From volunteering at the local zoo when she was younger to traveling all the way to New Zealand to study their earth processes and sustainability mindset, Carrie Leibensperger has always cared about protecting the environment.
Originally from Pittsburgh, Leibensperger completed her undergraduate degree in environmental science and economics at Tulane University in New Orleans. Now at the University of Illinois, she is starting her second year as an M.S. Candidate in civil and environmental engineering doing research under Ximing Cai with CABBI.
Leibensperger chose the University of Illinois to open up more job opportunities for herself while still using her economics degree.
“Professor Cai brought me here. I was very interested in his research because he does a lot of hydro-economic modeling, so it combined my passions of environmental science and economics,” Leibensperger said.
Although the two disciplines are often seen as different, many researchers combine environmental and economic modeling for their projects.
“Widespread adoption of biofuel feedstocks by farmers requires a well-established market. however, acceptance by consumers and other stakeholders also plays a very important role in the biofuel supply chain. I am working to understand the interactions between all of the stakeholders involved,” Leibensperger said.
As Leibensperger said, these two subjects are combined to understand the effects that economics has on the environment or the ways in which stakeholders make decisions about the environment.
Under Cai’s direction, Leibensperger’s team is in the beginning stages of a CABBI research project that assesses barriers to the adoption of biofuels — particularly second-generation ones developed from perennial grasses like miscanthus.
“I am working on a paper that is a literature review — a combination of other research on the topic, put into one paper — so that has been my first year here, delving into the different stakeholders that are involved in biofuel development and understanding the barriers for the widespread adoption of biofuel development and synthesizing the perspectives of different stakeholders that are involved,” Leibensperger said.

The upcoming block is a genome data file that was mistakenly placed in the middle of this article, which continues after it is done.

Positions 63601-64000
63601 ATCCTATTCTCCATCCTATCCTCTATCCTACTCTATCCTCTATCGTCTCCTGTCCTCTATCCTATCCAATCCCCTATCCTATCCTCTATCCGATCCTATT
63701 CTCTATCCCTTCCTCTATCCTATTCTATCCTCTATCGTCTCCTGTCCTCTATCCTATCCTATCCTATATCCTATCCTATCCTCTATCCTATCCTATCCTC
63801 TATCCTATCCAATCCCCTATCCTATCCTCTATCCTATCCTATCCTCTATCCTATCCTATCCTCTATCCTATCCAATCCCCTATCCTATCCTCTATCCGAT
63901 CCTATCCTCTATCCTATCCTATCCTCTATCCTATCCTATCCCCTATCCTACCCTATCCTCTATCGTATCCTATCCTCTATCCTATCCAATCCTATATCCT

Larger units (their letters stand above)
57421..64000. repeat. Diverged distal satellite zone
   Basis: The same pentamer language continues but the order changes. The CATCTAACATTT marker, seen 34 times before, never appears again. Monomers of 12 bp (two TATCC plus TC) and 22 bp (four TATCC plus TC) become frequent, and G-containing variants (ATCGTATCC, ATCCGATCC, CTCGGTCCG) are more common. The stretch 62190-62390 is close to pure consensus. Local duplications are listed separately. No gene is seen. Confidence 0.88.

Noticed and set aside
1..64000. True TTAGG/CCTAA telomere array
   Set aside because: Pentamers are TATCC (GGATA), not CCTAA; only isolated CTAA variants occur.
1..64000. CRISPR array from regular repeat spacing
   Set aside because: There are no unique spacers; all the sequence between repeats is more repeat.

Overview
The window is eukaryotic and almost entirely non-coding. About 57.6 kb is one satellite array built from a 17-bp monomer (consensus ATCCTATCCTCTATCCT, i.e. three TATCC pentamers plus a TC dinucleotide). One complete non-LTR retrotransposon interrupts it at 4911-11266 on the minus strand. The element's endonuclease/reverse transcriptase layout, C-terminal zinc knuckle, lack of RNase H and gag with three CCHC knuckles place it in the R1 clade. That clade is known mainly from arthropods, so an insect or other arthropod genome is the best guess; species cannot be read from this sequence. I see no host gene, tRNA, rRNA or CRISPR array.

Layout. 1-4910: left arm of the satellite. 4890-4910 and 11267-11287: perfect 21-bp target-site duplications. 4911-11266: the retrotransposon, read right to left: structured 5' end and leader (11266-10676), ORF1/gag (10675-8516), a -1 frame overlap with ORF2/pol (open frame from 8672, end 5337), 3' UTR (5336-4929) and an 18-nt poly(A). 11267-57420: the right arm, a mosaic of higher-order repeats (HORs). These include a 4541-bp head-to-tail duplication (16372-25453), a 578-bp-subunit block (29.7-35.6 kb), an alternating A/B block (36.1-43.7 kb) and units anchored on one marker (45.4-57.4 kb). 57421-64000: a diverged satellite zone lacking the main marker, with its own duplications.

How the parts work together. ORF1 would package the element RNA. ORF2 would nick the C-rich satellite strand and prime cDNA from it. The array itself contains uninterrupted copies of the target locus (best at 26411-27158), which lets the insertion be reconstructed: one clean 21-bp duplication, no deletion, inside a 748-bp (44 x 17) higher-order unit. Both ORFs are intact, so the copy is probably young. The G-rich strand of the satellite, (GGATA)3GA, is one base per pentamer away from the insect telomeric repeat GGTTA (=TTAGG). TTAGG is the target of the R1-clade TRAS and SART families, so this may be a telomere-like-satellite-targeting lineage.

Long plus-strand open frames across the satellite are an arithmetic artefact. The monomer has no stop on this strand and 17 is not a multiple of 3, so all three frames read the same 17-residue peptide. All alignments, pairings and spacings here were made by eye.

These stakeholders include the government, biorefineries, farmers, consumers, and rural communities that are affected by policies put in place either for or against biofuel processes. Not only are the issues that could impact each individual group analyzed, but the combinations of problems that could arise with in the most realistic situation, with consideration for all of the stakeholders as a whole.
“I am developing a survey specifically for farmers to see what they know about biofuels and what they see as the challenges, benefits, and opportunities to growing biofuel feedstocks,” Leibensperger said.
Most of this work takes place in an office where Leibensperger works both independently and in collaboration with her advisor, Brenna Ellison, an Economics professor who specializes in surveys. Another lab student mines through the text, and an undergraduate helps find research papers for the review.
After the survey results are returned to Leibensperger, she and her research team plan to set up an agent-based model for analysis. This modeling system takes individual agents effects on a situation and then combines those agents together for an overall effect.
“We are trying to come up with a hypothesis that we can test through these models that we set up, just to see what we can overcome to move forward to the next step, now that we have identified all the interactions between all these people that are involved in biofuel development,” Leibensperger said.
Through the survey and model analysis, the hope is to find areas that need to be addressed by stakeholders and eventually put them all on the same page in terms of biofuel production.
“When there are discrepancies and disconnection between the different stakeholders, that creates even more barriers than the ones for individual stakeholders themselves,” Leibensperger said.
Although she isn’t quite sure what the study will specifically show, the big picture is the most important.
“It is just about taking a holistic picture and having everyone work together and have a common goal as far as the environmental and potential economic benefits of biofuels feedstocks,” Leibensperger said.
The research can’t change policies, however, the team is taking steps is to understand where perspective and ideals are now, so other researchers can take biofuels farther. While the project is still in the beginning stages, she already looks forward to her future career.
“I definitely want to work in industry or private sector and work for an engineering firm that has sustainable and environmental goals — help business be more sustainable because construction is a very wasteful industry,” she said.
— Article by iSEE Communications Intern Chloe Rice